The story of Giotto’s O is closely linked to Pope Boniface VIII who, at the beginning of the 14th century, sought an artist he could trust to paint his portrait. To choose this master of art, he decided to send trusted men across the entire peninsula. At the time, Giotto was relishing the fame of his Crucifix at Santa Maria Novella in Florence. And if you have not yet seen this masterpiece, do hurry and enjoy its absolute beauty. This work is the reason he was selected by the Pope, along with a simple circle. The story unfolded thus. Upon meeting the Pope’s trusted envoy, the young painter drew a circle on a single piece of paper to prove his skill. The conversation between the two was just as simple. As was the artist’s temperament. It is said that Giotto had little ability for dialectic. After all, he was none other than a shepherd who had been discovered by the house of Cimabue when they saw some of his drawings on a rock.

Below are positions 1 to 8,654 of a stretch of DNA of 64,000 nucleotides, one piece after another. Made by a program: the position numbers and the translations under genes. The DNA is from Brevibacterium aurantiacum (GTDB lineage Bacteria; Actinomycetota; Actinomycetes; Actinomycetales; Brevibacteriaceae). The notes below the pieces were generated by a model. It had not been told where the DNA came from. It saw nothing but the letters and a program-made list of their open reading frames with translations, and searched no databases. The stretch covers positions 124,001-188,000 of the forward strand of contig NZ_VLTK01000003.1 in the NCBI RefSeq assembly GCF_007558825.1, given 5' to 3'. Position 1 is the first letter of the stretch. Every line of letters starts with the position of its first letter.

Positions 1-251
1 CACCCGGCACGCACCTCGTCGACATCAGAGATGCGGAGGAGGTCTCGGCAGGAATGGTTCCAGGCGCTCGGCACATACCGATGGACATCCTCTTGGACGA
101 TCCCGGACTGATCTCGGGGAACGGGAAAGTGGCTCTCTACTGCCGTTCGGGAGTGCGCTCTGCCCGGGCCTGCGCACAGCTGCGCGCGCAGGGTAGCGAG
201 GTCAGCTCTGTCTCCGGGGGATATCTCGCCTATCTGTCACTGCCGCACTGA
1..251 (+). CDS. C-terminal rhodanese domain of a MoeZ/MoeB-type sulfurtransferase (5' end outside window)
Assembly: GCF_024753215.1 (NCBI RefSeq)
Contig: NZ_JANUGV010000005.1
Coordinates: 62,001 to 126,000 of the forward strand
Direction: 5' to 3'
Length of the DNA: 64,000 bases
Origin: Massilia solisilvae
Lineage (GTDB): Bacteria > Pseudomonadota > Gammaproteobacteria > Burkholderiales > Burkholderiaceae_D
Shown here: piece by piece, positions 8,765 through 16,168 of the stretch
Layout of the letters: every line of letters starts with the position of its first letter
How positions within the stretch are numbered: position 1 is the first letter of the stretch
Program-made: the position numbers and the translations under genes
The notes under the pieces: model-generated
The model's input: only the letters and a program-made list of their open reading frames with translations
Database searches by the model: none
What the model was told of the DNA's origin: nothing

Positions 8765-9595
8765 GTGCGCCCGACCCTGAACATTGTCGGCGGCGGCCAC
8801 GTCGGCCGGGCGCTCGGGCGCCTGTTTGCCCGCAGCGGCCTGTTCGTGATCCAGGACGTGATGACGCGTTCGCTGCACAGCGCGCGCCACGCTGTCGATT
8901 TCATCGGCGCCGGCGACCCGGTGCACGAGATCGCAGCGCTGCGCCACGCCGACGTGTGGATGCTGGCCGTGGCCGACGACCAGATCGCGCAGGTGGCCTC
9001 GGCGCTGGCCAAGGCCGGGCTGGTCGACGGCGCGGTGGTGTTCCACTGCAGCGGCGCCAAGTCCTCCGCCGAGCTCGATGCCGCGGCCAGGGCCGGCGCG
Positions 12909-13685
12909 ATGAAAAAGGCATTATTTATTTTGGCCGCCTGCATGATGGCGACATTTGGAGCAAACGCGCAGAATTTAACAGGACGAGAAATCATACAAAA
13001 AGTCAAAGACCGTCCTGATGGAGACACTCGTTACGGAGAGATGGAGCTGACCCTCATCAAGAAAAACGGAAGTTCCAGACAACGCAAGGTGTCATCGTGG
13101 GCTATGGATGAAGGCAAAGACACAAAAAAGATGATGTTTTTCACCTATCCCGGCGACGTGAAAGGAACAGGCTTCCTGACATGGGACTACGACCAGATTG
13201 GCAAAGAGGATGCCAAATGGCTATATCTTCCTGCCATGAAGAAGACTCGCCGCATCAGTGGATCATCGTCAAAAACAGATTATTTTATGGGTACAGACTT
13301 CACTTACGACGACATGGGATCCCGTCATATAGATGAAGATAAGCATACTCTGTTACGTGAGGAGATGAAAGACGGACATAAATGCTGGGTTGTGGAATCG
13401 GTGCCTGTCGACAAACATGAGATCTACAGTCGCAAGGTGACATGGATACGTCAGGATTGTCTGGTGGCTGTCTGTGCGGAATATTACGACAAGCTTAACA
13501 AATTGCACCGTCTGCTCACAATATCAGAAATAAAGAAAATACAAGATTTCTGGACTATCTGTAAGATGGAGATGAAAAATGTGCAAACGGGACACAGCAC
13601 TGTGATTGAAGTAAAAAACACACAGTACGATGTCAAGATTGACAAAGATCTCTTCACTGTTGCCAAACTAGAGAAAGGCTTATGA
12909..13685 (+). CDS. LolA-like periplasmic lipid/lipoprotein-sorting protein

- Here is my best painting!
- That is impossible; you must have something better to give me. Do you mock me?
- No, sirrah, I have nothing else to give you. This will please the Pope.
Thus, the circle on the canvas travelled to Rome and the simplicity of the shape, which had been so impertinently drawn, was enough for Boniface VIII to understand the quality of the artist. The Pope's instinct was sound and that was that.